It’s a tempting thought…
I made croissants thirty three years ago, the Saturday before Easter. They were to be for the family dinner next day.
That same night my father had a heart attack, and while we were waiting around at the hospital I went home, got the croissants, butter, plates, napkins, etc, and brought them back. At 2:00AM there wasn’t anything decent to eat in the hospital.
The key to croissants is not letting the butter get too soft. Use unsalted butter, no substitutes. Also, as another poster has said, hard flour(bread flour) is the best. When letting the croissants rise don’t let them get about 85 degrees Fahrenheit. If you do the butter may melt. It’s those many, many, ultra-thin layers of butter and dough that make the flaky texture. When baked the butter does melt, steams, and separates the layers of dough. There is yeast in the dough but it’s more to treat the dough, and not to make it rise.
You might check this out, a similar thread from a food board. It will give you places to look. I too like James Beard’s recipe, he was my favorite bread/rolls person.
As is mentioned in the link above, plan on making a lot. Croissants are labor-intensive little suckers.
If you can’t get hold of the James Beard recipe(I’ll bet the book is in most libraries) I’ll post it here.
I checked the James Beard website but I couldn’t see it. Would you mind posting or PM-ing it to me? I am still making the pumpkin muffins you suggested years ago and everyone still loves them. Any recipe from you has to be worth a go!
It sounds like the butter is being incorporated into the dough instead of being “layered”. You’re basically making brioche instead of a croissant.
Like I mentioned, working quickly will help with managing the butter (I know, easier said than done), and work in a cool room. Also, make sure not to roll too hard during the laminating process. You don’t want to work the butter into the dough. Keeping separate even layers of dough/butter/dough is the key to flaky croissants. You can also proof between each fold when laminating to make the dough easier to work with. The entire process may take longer but less dough resistance means you get to work faster between each fold to mitigate butter degradation.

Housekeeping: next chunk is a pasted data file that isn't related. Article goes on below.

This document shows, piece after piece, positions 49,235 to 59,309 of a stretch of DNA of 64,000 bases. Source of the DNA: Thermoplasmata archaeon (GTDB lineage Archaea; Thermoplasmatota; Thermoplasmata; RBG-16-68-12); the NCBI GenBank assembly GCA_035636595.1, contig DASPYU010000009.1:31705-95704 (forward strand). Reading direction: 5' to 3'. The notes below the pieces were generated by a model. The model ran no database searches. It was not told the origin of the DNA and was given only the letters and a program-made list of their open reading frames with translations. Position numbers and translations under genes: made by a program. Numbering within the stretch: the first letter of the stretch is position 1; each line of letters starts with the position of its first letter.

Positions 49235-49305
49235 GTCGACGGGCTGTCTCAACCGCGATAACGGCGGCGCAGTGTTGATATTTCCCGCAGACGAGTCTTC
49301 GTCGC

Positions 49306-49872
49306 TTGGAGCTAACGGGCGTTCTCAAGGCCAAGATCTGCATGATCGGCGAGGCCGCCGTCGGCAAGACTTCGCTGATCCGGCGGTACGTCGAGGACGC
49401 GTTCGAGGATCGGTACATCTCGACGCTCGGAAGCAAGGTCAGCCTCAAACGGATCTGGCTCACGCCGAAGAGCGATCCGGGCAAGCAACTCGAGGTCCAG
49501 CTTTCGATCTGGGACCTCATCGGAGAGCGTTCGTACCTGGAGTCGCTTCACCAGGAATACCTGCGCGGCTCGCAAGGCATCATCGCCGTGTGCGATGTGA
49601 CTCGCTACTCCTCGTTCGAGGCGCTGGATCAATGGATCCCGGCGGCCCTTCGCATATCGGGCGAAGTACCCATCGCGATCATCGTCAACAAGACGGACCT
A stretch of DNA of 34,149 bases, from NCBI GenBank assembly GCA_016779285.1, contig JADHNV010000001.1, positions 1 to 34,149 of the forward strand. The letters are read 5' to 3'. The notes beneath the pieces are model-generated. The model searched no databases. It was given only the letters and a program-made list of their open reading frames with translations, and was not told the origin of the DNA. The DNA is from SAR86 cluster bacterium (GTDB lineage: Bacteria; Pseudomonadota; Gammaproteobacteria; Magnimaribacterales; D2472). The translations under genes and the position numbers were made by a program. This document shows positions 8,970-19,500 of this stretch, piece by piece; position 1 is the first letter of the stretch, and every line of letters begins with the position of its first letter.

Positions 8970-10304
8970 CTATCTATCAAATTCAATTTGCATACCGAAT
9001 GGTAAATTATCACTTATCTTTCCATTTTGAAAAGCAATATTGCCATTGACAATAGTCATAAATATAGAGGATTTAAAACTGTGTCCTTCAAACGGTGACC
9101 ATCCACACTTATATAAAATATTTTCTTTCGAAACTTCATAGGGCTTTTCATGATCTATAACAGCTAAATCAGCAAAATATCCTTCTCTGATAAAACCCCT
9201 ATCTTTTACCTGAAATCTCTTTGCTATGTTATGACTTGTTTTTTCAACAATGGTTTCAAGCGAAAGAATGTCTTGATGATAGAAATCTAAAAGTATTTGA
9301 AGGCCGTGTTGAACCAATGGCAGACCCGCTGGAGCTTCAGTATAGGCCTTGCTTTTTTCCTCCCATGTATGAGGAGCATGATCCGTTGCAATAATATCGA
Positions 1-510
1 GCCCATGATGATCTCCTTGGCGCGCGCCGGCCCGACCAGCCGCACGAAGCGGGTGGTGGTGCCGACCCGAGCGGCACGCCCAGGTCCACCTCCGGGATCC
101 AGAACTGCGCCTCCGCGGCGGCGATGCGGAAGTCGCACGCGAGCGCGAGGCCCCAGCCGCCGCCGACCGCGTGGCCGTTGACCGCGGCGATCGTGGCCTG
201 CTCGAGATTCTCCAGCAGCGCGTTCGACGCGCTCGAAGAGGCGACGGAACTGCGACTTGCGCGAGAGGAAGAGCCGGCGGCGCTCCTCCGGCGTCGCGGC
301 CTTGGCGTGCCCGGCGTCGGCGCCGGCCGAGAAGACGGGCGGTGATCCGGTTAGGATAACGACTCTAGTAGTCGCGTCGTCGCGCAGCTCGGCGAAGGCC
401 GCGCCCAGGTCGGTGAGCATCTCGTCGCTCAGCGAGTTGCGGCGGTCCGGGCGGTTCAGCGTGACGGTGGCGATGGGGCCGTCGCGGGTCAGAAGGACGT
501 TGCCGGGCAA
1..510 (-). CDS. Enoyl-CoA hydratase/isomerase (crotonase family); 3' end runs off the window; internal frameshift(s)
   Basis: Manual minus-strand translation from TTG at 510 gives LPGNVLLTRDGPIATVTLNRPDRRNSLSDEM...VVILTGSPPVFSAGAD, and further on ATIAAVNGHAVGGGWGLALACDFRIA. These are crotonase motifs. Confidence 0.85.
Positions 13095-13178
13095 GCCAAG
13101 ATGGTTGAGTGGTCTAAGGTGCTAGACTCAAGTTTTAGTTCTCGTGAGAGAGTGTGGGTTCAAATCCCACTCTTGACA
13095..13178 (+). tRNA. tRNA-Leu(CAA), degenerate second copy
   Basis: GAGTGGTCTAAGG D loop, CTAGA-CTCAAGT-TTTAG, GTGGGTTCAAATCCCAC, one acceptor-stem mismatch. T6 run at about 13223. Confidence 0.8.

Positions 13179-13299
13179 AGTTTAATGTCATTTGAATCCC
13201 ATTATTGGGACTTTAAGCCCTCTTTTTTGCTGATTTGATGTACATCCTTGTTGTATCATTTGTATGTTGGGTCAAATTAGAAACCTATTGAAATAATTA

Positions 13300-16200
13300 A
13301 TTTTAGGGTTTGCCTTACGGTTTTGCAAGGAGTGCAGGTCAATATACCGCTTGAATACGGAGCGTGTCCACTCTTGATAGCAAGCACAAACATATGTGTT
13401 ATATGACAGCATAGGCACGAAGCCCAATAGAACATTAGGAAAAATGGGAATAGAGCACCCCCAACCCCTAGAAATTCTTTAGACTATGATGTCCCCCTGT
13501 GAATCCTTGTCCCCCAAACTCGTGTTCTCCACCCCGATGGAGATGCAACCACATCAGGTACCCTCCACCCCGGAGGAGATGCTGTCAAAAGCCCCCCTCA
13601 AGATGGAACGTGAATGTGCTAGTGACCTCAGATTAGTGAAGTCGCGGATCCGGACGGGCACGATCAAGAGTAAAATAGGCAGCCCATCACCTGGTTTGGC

Nope, you want nice thin layers of butter, not specks of grated butter.
Right, thin layers it is then…
This is pretty much what happens on Thursday mornings Chez Athena nowadays; the garbage must be brought out on Thursday and the driveway is long enough that bringing it out in the car is the only choice. Once Mr. Athena is up, dressed, and in the car, it makes sense just to keep going to the very excellent bakery downtown. By the time I’m done with my first cup of coffee and ready for breakfast, I have fresh croissants and a warm baguette, comparable to the best I found in Paris when I was there last month.
Yeah, life just sucks around here.
It sucks even worse where I live in Portland. It’s a one-block trudge to Grand Central Bakery for fresh croissants (plain, almond or chocolate), then a one block trudge back again. In that time the coffee is done brewing and the homemade jam is on the table, just waiting for a very lightly toasted bit of heaven. Life is so hard.
I’m a complete moron when it comes to baking, but I caught Julia Child explaining how to make croissants on an episode of her TV show, it seems to be up on
youtube (I haven’t checked it though.